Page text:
Trask: Still Working to Save the Kirkbride
Monday, December 19th 2005
Richard Trask/ Guest Columnist
Recently a group of citizens, myself included, attempted to obtain a preliminary injunction from superior court to stay the demolition of the National Registry District Danvers State Hospital. Our request was denied, though we still have the option to go to trial. The plaintiffs in the case, along with others who donated money to assist with legal costs, have always had as their goal the preservation of the best of the architectural greatness of the state hospital property. This is the same goal that has been emphasized by various special studies and town committees, by Danvers Town Meeting, several governmental agencies and newspaper editorials, beginning as far back as the 1980s.
Over the years, however, this goal has been obfuscated, eviscerated and abdicated following a multi-year Byzantine process overseen by the commonwealth. Most advocates of the careful development of this Massachusetts asset, which would protect the historic and architecturally significant circa-1876 Kirkbride complex, while allowing for new use and including collateral issues of patient inclusion and the protection and access of the hospital cemeteries, have become exhausted.
Advocates have been ground down by the state's neglect of minimal maintenance and the lack of physical protection of this historic asset, by the bait-and-switch tactics by the fist designated developer, convoluted interpretations of commonwealth procedures and local preservation bylaws, and the striving for maximum profit by the current invested developer, Avalon Bay. Salt these factors with monetary incentives dangled before the town of Danvers and preservation interests and who in their right mind wouldn't be tempted to acquiesce to the developer's plan?
Well, several of us have continued the fight believing that we owe the effort to ourselves, to the general citizenry of today and to future generations. Such a massive and wanton destruction of all of the nearly 40 structures that make up the National Register District campus of Danvers State Hospital, as well as the obliteration of two thirds of the high-style architecture of the Kirkbride complex and the decapitating of the original roof structure with all its Gothic Revival towers, turrets and cresting down 30 course of bricks, to be replaced with something supposedly "appropriate," is "Disneyfication" of the original grandeur of this historic building. And it is being done only to maximize profit and not because such preservation of the exterior fabric cannot be accomplished.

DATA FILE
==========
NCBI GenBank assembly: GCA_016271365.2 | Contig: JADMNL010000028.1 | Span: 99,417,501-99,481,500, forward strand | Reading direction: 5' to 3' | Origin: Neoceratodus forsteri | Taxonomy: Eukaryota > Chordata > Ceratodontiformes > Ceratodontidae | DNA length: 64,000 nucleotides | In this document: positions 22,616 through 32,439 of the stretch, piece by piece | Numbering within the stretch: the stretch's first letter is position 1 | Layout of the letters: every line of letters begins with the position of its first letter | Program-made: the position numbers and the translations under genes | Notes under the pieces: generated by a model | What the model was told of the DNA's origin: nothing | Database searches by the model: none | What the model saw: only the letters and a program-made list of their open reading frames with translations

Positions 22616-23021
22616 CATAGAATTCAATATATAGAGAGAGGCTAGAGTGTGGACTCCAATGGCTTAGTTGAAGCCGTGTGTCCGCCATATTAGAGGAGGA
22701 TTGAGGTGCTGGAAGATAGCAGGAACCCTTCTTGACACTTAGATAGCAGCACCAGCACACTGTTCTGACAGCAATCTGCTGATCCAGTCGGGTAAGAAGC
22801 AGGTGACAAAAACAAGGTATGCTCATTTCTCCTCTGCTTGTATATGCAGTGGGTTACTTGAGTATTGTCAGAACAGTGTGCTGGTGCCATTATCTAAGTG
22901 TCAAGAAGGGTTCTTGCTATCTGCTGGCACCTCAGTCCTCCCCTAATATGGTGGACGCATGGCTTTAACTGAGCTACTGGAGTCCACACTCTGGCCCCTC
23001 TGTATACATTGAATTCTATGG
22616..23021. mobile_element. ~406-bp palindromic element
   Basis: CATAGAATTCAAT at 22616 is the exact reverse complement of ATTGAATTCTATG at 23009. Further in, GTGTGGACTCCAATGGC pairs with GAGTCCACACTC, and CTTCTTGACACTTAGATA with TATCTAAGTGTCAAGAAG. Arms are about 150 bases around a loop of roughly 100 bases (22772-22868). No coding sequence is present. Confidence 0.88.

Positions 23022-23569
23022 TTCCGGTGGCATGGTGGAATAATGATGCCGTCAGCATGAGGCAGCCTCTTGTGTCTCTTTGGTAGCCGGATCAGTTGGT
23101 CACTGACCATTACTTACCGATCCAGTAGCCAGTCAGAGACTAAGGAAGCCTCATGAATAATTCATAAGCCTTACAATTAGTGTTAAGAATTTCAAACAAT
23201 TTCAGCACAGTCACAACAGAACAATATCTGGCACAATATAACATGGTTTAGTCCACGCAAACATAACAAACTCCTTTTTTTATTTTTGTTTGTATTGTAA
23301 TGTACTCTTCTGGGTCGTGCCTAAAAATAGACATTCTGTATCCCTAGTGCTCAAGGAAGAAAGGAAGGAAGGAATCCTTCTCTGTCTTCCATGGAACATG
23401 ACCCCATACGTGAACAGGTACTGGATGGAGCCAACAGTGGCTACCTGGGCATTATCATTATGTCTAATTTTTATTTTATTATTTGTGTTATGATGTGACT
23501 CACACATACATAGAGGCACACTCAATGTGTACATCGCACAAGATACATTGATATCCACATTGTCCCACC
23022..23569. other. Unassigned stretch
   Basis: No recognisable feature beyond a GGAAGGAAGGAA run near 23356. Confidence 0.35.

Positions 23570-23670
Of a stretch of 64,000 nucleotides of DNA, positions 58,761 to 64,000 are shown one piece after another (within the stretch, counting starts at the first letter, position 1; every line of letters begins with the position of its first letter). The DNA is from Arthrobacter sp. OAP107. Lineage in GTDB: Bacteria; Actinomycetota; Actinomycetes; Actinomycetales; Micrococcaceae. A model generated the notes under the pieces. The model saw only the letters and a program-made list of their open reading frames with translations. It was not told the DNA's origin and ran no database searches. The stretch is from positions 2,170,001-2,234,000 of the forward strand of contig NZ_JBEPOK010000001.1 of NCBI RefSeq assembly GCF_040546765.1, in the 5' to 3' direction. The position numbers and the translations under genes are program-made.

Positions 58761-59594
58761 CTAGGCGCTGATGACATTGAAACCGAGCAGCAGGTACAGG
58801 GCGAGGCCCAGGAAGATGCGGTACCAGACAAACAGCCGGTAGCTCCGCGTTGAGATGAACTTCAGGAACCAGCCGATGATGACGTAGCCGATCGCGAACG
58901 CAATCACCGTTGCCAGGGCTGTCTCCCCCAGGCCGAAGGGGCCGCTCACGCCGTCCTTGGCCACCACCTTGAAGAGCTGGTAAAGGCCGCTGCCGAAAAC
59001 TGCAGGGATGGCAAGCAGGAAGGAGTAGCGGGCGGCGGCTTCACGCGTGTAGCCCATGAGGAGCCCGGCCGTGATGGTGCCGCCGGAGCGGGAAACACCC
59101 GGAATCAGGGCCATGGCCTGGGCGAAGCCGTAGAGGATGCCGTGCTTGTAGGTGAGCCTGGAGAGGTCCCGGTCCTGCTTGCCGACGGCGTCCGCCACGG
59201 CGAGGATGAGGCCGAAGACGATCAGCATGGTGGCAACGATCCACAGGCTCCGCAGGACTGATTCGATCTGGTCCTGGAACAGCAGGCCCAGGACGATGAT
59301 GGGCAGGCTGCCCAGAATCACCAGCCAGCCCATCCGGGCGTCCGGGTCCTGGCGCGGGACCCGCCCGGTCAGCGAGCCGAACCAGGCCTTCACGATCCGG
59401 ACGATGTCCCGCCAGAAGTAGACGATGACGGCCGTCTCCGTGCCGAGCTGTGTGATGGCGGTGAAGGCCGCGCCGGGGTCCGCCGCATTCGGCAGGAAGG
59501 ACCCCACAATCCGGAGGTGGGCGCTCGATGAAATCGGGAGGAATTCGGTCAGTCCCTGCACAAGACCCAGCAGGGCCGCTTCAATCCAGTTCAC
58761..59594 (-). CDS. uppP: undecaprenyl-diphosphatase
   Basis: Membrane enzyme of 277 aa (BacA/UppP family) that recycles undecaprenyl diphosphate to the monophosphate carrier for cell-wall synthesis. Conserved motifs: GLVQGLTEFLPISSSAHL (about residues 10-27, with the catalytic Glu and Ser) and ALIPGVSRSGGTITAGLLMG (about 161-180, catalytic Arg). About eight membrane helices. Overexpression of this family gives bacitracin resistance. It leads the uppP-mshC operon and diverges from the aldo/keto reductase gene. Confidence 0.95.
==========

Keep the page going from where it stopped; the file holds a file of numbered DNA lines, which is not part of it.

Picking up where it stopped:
Avalon Bay, the commonwealth and the Massachusetts Historical Commission need only to look to a well-conceived and executed Danvers project located only a couple of miles away to see how preserving an exterior, while creating a new interior, can be successfully accomplished. The re-invented Holten-Richmond Middle School on Conant Street preserves a wonderful exterior and some interesting interior features while creating a new, beautiful and serviceable 21st century school interior. But I guess the circa-1879 Kirkbride Building, with its designation as a structure with national significance both in history and architecture and presenting one of the most spectacular vistas in all New England, is not quite as important as a local school built in the 1930s.